Skip to main content

The God Door

Another story from the Forty Isles. This one is not set in any particular location or time period, but acts as an interesting slice of what life is like there.

The door was aged, elegantly carved and as I pushed, it swung silently open. A whisper would have been a scream.
My village had left me as the sacrifice for the God of the Woods. We practiced the paths of the Brotherhood, but with the advent of several natural disasters, some of the people remembered the God of the Woods. Maybe he was angry with them, the townsfolk had said.
Wamocha was his name, though no one remembered it.
I did, but that was because I enjoyed learning about the gods and goddesses around the town. The Brotherhood called me evil and threatened to send me away.
The townsfolk, it would seem, had the best idea - sacrifice me to the god they had forgotten in hopes that he would stop the disasters. If anything, it could prove his reality or something like that. Either way, I would be gone from their lives and no one would fear my intelligence or arguments.
All that had happened two days ago, and here I stood with my provisions nearly emptied, my body aching and my feet sore.
Should I enter or should I find a more hospitable place in deep dark woods, with night falling quickly. While I wasn't certain, I was fairly confident that a wolf or two was on my tail, too.
I entered the portal and the door closed. I knew because the room became suddenly dark then brightened as myriads of tiny dots on the walls began to glow and form into an intricate diamond shape, much like vines growing upon one another.
Turned out, the door led into a long hallway. No matter how far I walked, the path seemed endless. I began to suspect it was a circle when I left my bag on a chair, only to find it sometime later. "Bothersome," I retorted into the darkness. If this is some magical home of a wizard or fae, you would think they could provide directions."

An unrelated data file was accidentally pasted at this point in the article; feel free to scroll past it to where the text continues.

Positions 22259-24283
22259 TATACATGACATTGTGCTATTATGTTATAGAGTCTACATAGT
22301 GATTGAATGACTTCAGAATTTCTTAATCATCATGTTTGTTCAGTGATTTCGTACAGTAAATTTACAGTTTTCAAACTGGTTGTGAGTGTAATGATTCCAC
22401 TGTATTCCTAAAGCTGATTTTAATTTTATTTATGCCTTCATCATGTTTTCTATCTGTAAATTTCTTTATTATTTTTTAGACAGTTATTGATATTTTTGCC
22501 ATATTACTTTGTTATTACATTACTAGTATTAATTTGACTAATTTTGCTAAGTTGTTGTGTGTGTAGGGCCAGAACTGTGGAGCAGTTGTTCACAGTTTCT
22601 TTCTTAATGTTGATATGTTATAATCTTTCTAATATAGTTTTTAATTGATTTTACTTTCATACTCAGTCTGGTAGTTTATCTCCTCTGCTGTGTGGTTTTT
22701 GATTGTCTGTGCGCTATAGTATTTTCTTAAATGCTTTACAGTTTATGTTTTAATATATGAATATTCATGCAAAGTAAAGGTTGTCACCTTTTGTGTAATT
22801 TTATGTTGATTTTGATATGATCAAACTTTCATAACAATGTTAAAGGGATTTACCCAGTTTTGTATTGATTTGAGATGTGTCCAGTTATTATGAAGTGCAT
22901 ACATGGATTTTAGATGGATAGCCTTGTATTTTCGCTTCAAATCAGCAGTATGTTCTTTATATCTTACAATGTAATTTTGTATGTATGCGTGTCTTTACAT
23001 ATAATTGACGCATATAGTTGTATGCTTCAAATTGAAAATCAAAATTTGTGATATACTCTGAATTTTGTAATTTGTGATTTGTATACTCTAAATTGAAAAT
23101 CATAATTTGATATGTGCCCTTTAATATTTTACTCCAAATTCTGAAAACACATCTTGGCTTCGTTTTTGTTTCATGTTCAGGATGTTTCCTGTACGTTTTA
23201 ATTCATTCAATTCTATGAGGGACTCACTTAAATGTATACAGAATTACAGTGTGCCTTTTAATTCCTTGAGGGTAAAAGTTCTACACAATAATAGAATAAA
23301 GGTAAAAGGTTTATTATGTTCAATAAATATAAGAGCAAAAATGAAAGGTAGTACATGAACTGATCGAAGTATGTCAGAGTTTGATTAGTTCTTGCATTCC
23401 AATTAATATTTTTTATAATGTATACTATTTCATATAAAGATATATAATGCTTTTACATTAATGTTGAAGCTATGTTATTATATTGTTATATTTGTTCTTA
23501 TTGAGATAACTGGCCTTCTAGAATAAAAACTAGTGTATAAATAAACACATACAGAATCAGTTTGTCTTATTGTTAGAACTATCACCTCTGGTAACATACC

"For what?"
I spun around. Behind me, a man stood. He was both young and old, a head taller than myself and darker than anything I could imagine. His skin was ebony, his eyes galaxies with tiny pinpricks of stars. Around his head he wore a garland of leaves and over his body he wore a robe belted at his waist. The garment was beautiful even as it was mysterious. It was a shade of black or blue, and appeared to be made with living stars.
"Ah, you like the robe," he rumbled. "It was a gift from a friend of mine. Gwion magic is always the best there is, I always say."
The Gwion were known for their beautiful tapestries and exotic clothing choices. The daughters and nieces of the current head of the Gwion were always on the fashion magazines most stylish list.
"Don't you have godly weavers?"
"We do," he agreed, never bothering to ask why I would assume he was a god. Maybe he knew already. "They charge enormous prices and the Gwion have better taste. Between you and me, I wish Alfny or Aoife would teach them a thing or two, but they can't seeing how the godly weavers are quite stubborn and set in their ways. Problem with being immortal - after two or three thousand years, you don't want to change."
He started walking down the hallway and turned left at a door. "Now, as for you. I would suppose you're hungry. Usually, the ones who make it this far are quite famished. There's food, but it's not the greatest, and I am uncertain what you like."
We entered a room where a table was set out in front of us. Fruits from all over the Forty Isles lay in golden and silver bowls, while the spicy scent of stewed beef simmering over a low flame wafted over from one of the four - four?! - fireplaces. The other three had roasted chicken with a mellow herbal scent, a melodic array of lavender and thyme on a fish, and a sultry pork and rice dish.